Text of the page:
' FIG;V la shows'k how the adhesive may be supplied to the nozzle assemblies by a positive displacement pump for close accurate control `of the rate of flow from the nozzle passages. A positive displacement pump 126 driven .by a variable speed motor 127 draws the adhesive from a reservoir 116:1 and discharges into a flexible hose 114:1 corresponding to the previously mentioned llexible hosef114.

In thesecond embodiment of the invention shown in FlGS. lOl-17, the moving parts of the apparatus are supported'by a frame that includes a pair of longitudinal I-beams 130 supported by a plurality of legs 132. A rotary drum 135 is employed having heavy end plates 136, the rotary drum being of octagonal coniguration with a circumferential series of eight flat peripheral panels 138. The rotary drum 135 is mounted on a driven shaft 140 that iswjournaled at its opposite ends in bearings 142. The driven shaft 140 is actuated by a motor 144 which is connected to gearing in a gear case 145, the gearing in turnbeing connected .to a sprocket 146 that -is rotatably mounted lonth'e motor shaft148. The sprocket 146 is connected by a drivechain 150 to a sprocket'152 on one end of the driven shaft 140.

Positioned immediately above the rotary .drum 135 is an open rectangular frame, generally designated 154, which maybe aptly ytermed an elevator frame since the frame is elevated progressively in response to progressive accumulation of wrapped layers of the sheet material on ytherotary drum.V The elevator frames 154 carry a lower guide roller 155 for sheet material and also an upper guide roller 156 for" the same purpose.y At one endcof the apparatus frame is a supply roll 158 of sheet materialmounted on an axle 160 that is journaled in suitable bearings 162. Mounted on the other end of the frame of the apparatus is a second supply roll 164 of sheet material on an axle 165 that is journaled in bearings 166. t

A first sheet. 168 from the first supply roll 1'58 passes over the lower guide roll 155 into wrapped engagement with rotary drum 135. A second sheet 170 from the second supply roll 164 passes over an overhead guide roll 172 and then dow-n around the guide roller 156 into wrapped yengagementw-ith the rotary drum 135. The overhead Vguider-roll 172 is journaled by rneansfof trunnions in a pair of bearings 174 that are mounted on co1'- responding stanchions 175 ofthe frame.

Suitably supportedonthe elevator frame 154 in positions to clear therotating wrapped drum are two transverse ,nozzle assemblies 176 and .178 together with an overhead adhesive reservoir 180 that is connected to the two nozzle assemblies by a 'pair of supply pipes r182. As best .showngin FIG. 14, one end of each of the two nozzle assemblies 176 and v178 may be mounted on the elevator frame 154 by a bracket 18'4 engaging the corresponding supply pipe 182. .The other end of each nozzle assembly may mounted on the elevator frame in asimilar manner by a bracket 185 engaging a capped nipple186.` Y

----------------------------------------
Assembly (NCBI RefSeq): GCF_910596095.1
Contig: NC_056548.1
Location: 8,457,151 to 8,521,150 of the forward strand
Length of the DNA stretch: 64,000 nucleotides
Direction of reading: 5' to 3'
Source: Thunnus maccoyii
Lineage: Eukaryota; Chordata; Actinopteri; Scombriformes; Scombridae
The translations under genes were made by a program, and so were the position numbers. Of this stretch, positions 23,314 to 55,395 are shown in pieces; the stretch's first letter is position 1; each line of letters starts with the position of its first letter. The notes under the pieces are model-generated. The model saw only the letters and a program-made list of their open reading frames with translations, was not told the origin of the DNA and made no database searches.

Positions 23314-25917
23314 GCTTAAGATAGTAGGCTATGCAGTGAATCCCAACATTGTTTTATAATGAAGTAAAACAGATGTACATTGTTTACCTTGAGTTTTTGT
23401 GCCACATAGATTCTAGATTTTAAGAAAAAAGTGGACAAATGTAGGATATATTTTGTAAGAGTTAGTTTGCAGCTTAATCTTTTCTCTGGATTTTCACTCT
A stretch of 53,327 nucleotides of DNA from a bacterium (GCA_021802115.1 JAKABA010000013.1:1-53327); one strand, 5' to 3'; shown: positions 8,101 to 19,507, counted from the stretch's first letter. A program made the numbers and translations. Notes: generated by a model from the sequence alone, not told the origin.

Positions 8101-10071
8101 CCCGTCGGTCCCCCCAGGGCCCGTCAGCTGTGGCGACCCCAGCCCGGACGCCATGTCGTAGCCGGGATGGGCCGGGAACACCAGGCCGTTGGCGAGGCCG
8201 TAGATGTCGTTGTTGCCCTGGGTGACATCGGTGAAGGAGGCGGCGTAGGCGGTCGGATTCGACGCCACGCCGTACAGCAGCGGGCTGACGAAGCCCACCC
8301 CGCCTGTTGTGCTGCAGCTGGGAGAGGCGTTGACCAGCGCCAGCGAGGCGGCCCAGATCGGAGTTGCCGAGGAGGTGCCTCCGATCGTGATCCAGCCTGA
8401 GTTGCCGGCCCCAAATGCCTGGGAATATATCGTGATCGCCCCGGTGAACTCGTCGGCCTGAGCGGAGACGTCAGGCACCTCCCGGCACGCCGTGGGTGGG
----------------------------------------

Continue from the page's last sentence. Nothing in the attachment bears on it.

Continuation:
. lEach of the nozzle assemblies 176 and 178 may be of the-,adjustable constructionvillustrated by FIGS. kl and 16, wherein each .assembly comprises a feed tube 188 of lrectangular cross-sectional.conguration 'having a flat bottom wall 190. The bottom wall 190 is formed with alongitudinal slot 192 and this slot is spanned by a series of adjustable plates 194 which vform a series of adjustable nozzle passages 195. Each of the plates 194,- which is dimensioned and shaped with extreme accuracy, is formed lof o'if-se't coniguration to provide a pair of shoulders 196 and the` successive plates in the series of plates are oppositely turned so that the shoulders 196 of fthe successive plates cooperate to form the nozzle passages 195. It can be seen in lFIG. 16 that each Vof the plate 194 is T-shaped Vin plan, the stem of the r'I' providing a pair of parallel edges 198 and the head of T providing a pair of parallel edges 200. The accurately ground edges 198 abut the accurately ground edges v200. in a 'Huid-tight manner, at the junctures of the Asuccessive plates with the cooperating shoulders 196 spaced, apart to give the nozzle passages 195the desired cross-sectional dimension. Each of the plates 194 is adjustably mounted onvthe underside of the bottom wall 190. For this pur; pose, each of the plates 19,4 is formed with two oversize countersunk bores 202 through which headed screws 204 extend into threaded engagement with the bottomr wall 190. It is apparent that the two headed screws-204 may be loosened for adjusment of an individual plate 194 and that the plates may be adjusted in sequence t0 give the nozzle passages 195 the desired dimensions in cross section. p